The grounds of the art gallery are as good to visit as the interior. There are snake's head fritillaries out at the moment, such fabulous flowers.
The flowers hold my attention rather more than the work of Lichtenstein. I enjoy comic strips but find the bigger, singular pieces to be rather soulless.
In front of the gallery there is one of Charles Jencks's landforms. This is a small piece of his work, as you will see if you explore his website. (http://www.charlesjencks.com/#!projectsAcross the grass from the landform there is this crazy little construction, the Pig Rock Bothy project (http://www.thebothyproject.org/pig-rock-bothy), and on the other side of the road is the Dean Gallery - quite recently renamed Modern Two, which seems a bit dull! It does, however, have wonderful exhibitions.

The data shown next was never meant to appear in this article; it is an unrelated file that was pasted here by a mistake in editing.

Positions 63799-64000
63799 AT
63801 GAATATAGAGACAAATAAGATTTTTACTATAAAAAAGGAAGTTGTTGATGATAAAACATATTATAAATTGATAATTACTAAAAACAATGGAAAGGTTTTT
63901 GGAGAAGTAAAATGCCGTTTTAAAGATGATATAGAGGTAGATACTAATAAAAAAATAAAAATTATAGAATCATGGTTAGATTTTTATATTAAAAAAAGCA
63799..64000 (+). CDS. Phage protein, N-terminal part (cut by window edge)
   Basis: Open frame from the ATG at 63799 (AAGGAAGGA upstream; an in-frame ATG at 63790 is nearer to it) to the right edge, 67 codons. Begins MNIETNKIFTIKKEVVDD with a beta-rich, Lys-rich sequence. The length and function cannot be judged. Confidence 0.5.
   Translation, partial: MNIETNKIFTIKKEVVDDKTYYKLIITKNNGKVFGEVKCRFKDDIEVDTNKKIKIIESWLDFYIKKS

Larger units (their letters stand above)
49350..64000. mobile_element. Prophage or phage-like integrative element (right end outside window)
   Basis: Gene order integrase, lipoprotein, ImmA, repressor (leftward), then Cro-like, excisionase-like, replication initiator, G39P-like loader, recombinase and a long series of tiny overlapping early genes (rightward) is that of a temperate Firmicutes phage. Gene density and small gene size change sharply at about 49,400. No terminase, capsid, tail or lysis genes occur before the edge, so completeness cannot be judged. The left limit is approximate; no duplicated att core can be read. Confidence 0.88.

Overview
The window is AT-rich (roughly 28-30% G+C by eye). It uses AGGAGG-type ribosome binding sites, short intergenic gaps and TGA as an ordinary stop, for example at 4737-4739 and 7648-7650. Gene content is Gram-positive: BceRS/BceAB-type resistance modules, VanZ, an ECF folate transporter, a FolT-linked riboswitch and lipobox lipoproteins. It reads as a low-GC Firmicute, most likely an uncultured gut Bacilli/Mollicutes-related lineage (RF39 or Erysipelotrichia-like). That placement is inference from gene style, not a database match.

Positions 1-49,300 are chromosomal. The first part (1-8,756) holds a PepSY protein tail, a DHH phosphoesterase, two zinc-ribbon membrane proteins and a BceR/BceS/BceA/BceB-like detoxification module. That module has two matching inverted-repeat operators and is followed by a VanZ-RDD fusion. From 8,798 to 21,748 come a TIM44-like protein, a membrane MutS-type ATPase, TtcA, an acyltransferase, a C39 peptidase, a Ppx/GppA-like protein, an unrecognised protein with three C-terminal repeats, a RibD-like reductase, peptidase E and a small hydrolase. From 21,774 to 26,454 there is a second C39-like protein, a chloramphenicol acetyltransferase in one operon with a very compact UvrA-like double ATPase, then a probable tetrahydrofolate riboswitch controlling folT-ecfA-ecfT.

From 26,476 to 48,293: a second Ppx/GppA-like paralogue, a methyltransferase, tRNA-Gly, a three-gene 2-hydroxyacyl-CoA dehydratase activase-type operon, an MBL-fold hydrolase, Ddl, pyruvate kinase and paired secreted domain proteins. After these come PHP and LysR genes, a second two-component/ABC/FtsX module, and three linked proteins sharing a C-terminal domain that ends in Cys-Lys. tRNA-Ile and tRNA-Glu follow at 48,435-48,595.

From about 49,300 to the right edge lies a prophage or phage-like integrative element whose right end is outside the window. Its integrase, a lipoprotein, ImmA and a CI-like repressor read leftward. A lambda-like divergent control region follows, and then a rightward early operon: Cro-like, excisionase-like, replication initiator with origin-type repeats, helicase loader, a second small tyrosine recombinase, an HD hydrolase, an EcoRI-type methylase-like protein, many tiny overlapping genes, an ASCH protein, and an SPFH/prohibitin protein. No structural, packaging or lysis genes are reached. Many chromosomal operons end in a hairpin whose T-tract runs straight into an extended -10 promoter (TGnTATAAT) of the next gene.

We waited for the National Gallery minibus to take us back into town, where it dropped us by the Royal Academy.
We went to The Gardener's Cottage for dinner. On Sunday evenings they do a delicious, seven course tasting menu, some dishes using foraged ingredients.
One of the jars on the shelf below is a jar of fermenting alexanders, which is a hedgerow plant introduced to Britain by the Romans. It's a very handsome plant and although I know you can eat it, best in April and May, I haven't tried it yet! The Gardener's Cottage chefs are obviously great preservers, with a telltale stack of Kilner jars on a sideboard behind our table, and the array of jars in front of us as we walked in the front door.Here's the cheese course of Keen's Cheddar, apple jelly and two kamut crackers - one with nettle and the other with leek. Really good!
The restaurant is in a B-listed building, designed by William Playfair. It was built in 1836 as a cottage for the gardener in Royal Terrace Gardens, at the foot of Calton Hill. It's a delightful little building which, since 2012, has been rejuvenated by the restaurant, and now buzzes with activity, producing delicious food. Well worth further visits, maybe to celebrate other birthdays!